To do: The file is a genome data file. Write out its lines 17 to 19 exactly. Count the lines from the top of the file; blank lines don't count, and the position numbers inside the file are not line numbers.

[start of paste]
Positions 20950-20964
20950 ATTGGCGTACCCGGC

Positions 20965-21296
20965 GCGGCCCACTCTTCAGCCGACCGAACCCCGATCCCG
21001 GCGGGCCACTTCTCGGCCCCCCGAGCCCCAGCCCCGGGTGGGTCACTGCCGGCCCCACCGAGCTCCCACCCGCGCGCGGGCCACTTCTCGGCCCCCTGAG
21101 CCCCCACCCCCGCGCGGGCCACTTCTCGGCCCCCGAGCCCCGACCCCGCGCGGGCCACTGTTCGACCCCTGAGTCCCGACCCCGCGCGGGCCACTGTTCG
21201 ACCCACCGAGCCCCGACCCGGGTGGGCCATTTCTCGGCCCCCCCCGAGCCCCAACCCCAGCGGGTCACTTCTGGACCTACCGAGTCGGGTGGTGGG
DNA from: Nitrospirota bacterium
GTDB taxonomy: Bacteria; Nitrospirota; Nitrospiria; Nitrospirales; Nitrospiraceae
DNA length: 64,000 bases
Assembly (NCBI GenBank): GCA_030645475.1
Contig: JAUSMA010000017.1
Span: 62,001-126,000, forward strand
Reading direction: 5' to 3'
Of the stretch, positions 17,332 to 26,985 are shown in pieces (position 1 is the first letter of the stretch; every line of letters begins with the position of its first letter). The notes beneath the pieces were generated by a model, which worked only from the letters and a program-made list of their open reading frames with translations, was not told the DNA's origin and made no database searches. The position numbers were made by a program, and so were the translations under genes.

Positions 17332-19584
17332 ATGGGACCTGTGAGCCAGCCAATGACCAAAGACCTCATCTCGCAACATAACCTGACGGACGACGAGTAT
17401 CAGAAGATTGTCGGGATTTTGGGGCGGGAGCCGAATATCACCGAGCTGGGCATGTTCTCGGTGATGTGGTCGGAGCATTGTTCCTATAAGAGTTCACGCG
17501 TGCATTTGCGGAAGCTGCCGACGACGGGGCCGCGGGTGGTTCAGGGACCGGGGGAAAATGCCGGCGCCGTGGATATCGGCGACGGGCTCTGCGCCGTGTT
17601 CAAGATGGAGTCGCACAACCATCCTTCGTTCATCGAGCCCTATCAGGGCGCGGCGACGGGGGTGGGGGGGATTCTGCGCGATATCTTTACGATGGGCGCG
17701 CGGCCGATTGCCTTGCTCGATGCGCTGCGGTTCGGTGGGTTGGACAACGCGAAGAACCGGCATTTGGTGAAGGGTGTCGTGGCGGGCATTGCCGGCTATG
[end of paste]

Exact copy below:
17332 ATGGGACCTGTGAGCCAGCCAATGACCAAAGACCTCATCTCGCAACATAACCTGACGGACGACGAGTAT
17401 CAGAAGATTGTCGGGATTTTGGGGCGGGAGCCGAATATCACCGAGCTGGGCATGTTCTCGGTGATGTGGTCGGAGCATTGTTCCTATAAGAGTTCACGCG
17501 TGCATTTGCGGAAGCTGCCGACGACGGGGCCGCGGGTGGTTCAGGGACCGGGGGAAAATGCCGGCGCCGTGGATATCGGCGACGGGCTCTGCGCCGTGTT